Will Cox finally get wireless right?

Perhaps the third time will be a charm for Cox Communications. Earlier this week the cable company revealed some more details of its pending wireless deployment. The firm said it is going to build its own 3G network--using 1xEVDO Rev A technology--and use the wireless spectrum it has acquired by bidding in the 700 MHz spectrum auction and the AWS spectrum auction (in the AWS spectrum auction it bid as part of the SpectrumCo joint venture).

Cox, of course, is not stranger to wireless. It first deployed wireless back in the 1990s in some markets in California and Las Vegas but then sold its holdings to Sprint PCS. The cable company tried again to be a wireless player in 2005 when it became part of the Pivot joint venture along with Comcast, Time Warner Cable, Advance/NewHouse Communications and Sprint. Those companies teamed up to provide a bundled quad-play offering that was supposed to roll out across the country. Although Pivot launched in a few markets, it floundered from lack of interest and uptake and was finally dismantled earlier this year.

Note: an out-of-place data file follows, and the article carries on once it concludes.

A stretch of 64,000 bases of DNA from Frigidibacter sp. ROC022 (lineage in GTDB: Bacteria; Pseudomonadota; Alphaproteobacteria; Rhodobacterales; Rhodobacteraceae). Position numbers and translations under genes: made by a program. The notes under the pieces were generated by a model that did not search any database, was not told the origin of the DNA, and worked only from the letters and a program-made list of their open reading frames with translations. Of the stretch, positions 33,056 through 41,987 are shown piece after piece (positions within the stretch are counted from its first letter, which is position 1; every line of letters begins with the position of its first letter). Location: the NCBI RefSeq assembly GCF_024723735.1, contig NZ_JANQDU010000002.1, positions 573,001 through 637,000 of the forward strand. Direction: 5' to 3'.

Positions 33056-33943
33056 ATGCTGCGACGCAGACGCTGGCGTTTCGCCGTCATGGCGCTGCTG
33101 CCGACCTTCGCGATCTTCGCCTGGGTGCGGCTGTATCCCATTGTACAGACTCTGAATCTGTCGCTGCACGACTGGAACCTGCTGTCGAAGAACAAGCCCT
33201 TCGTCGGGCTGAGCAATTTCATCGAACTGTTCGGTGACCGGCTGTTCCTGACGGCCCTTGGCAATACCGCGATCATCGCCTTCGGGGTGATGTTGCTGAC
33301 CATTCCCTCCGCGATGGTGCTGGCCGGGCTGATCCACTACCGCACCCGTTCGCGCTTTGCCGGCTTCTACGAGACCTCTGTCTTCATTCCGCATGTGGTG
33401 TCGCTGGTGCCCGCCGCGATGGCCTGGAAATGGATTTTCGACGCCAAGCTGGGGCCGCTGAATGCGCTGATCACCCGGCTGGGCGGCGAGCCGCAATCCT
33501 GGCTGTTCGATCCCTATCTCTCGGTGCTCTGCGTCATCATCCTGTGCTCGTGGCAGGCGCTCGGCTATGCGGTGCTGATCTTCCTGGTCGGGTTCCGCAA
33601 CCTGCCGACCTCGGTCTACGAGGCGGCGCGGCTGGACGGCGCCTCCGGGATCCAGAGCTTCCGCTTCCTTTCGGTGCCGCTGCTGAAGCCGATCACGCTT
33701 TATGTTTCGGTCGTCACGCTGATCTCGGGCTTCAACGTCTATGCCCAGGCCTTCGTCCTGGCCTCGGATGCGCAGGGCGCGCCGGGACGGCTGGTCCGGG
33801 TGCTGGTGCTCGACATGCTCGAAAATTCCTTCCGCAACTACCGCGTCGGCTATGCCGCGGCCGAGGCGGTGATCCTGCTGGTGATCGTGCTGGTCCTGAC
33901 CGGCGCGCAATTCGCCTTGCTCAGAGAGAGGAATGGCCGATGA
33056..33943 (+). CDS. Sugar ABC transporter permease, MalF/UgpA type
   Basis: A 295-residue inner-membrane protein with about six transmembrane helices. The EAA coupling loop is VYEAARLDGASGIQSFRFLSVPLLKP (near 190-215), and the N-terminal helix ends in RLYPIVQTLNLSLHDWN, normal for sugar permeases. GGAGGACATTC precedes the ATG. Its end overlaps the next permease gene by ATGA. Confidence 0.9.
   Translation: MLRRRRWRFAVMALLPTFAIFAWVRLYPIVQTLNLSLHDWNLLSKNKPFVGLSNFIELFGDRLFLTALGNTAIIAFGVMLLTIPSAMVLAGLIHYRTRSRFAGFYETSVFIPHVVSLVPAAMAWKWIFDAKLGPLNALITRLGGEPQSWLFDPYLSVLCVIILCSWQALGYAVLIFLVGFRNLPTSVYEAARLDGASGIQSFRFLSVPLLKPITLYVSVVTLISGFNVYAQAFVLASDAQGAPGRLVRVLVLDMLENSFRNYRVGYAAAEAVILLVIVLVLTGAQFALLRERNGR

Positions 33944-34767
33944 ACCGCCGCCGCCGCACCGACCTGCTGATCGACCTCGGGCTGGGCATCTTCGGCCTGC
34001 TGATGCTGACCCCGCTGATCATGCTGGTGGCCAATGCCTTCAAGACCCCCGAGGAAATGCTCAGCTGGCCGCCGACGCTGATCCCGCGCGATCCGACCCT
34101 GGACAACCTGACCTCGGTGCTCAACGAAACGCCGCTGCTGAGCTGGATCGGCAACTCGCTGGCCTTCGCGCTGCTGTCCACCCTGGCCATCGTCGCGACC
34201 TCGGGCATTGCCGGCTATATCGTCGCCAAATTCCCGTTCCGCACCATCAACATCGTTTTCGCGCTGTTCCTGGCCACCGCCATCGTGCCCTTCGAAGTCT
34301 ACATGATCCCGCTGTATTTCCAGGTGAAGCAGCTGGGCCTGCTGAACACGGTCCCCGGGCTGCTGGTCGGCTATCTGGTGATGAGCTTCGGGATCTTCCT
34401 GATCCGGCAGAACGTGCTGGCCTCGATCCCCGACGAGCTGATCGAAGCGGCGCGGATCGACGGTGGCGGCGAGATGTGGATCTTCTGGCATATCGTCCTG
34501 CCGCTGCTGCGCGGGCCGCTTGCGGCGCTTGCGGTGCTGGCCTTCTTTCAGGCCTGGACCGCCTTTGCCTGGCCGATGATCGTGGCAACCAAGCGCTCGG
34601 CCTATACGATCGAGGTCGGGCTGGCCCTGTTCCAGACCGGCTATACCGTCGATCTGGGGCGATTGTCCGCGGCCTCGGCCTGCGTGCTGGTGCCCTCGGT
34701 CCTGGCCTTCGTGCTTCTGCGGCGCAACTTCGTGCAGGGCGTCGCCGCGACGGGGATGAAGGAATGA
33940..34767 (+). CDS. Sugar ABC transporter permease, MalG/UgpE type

Cox now says it will build a wireless network in its cable service area--including cities such as New Orleans, Omaha and Las Vegas--serving about 23 million potential customers. It will use the Sprint Nextel network for roaming outside those areas. Although initially it will deploy EVDO Rev. A, Cox said it would begin testing LTE in 2009.

Cox is being cagey about what types of services and pricing plans it will unveil to differentiate itself from its competitors. I certainly hope it plans to do more than just offer a bundled quad-play offering.  I don't think that alone will draw enough consumers to justify the network buildout.

I wonder if we will finally see the mobile DVR player that I've been hearing about since 2005 when the Pivot players talked about it but never launched it. Supposedly the mobile DVR that Pivot was going to offer would provide the consumer with the ability to remotely program their home digital video recorder from their phone and even use their phone to get some (or all) of their cable video content delivered to their handset. 

Cox has said that it wants to control all aspects of this latest wireless offering, so it makes sense that cable company would integrate its cable TV content with the mobile phone.  If Cox is able to do that, it might have the differentiated offering that it needs to succeed.  - Sue